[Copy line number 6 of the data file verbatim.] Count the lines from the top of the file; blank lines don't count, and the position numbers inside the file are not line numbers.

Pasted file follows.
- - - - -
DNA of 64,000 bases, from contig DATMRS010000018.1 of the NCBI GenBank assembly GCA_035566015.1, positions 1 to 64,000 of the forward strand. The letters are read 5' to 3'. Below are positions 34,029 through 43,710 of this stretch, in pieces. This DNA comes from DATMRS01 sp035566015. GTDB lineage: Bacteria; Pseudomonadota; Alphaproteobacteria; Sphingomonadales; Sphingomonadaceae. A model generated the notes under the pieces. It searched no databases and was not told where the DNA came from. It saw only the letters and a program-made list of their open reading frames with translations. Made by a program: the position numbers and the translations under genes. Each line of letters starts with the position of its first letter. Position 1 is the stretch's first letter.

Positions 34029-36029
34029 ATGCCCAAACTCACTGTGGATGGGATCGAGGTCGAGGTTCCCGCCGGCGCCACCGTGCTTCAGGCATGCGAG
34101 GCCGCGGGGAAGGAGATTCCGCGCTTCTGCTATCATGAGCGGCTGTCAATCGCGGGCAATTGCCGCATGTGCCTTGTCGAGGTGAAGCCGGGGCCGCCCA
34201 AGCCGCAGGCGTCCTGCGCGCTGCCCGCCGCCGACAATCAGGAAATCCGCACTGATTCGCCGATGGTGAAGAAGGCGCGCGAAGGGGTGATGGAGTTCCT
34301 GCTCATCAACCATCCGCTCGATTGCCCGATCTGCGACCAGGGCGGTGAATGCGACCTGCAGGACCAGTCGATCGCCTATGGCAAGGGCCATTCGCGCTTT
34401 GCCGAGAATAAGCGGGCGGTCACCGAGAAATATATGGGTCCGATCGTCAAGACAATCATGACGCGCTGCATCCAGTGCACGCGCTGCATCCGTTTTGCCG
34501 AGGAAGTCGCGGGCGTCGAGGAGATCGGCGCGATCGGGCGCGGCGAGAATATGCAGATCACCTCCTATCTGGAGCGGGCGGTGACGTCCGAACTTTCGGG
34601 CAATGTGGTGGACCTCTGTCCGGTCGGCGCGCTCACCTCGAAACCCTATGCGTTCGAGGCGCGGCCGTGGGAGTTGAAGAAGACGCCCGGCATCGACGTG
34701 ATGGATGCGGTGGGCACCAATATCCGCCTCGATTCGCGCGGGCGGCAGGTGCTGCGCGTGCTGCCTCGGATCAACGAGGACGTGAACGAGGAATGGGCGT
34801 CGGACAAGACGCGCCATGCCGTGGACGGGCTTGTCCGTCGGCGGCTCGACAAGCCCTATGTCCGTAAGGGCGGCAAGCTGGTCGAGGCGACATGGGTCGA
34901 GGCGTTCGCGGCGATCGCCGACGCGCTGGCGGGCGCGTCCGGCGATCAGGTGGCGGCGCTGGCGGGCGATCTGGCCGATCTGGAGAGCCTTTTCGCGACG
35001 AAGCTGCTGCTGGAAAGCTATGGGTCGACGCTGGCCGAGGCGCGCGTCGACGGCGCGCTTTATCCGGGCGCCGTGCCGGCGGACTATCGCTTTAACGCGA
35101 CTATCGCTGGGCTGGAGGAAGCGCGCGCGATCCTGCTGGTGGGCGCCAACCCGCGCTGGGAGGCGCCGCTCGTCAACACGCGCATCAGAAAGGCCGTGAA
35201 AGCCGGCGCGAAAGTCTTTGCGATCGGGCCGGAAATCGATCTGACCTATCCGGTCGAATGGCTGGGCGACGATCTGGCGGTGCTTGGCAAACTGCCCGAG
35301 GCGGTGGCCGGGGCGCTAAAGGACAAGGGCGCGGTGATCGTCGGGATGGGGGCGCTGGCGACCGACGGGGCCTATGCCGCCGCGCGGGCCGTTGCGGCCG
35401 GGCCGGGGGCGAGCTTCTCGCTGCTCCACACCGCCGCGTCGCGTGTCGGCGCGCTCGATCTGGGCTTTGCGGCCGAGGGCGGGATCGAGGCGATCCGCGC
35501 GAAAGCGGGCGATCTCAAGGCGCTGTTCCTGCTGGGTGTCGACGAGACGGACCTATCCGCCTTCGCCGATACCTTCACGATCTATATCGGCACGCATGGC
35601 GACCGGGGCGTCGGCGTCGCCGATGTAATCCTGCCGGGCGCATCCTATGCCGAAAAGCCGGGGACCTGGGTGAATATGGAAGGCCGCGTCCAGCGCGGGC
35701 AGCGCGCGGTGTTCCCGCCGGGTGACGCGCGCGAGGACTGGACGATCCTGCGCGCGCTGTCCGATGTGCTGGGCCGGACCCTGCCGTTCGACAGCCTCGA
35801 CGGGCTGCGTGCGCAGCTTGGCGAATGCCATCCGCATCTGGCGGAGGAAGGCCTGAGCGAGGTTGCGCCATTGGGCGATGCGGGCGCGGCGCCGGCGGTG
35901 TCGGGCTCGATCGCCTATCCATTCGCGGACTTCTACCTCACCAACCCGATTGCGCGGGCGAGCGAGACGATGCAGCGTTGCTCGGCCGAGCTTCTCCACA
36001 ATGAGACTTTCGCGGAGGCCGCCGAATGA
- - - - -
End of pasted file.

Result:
34301 GCTCATCAACCATCCGCTCGATTGCCCGATCTGCGACCAGGGCGGTGAATGCGACCTGCAGGACCAGTCGATCGCCTATGGCAAGGGCCATTCGCGCTTT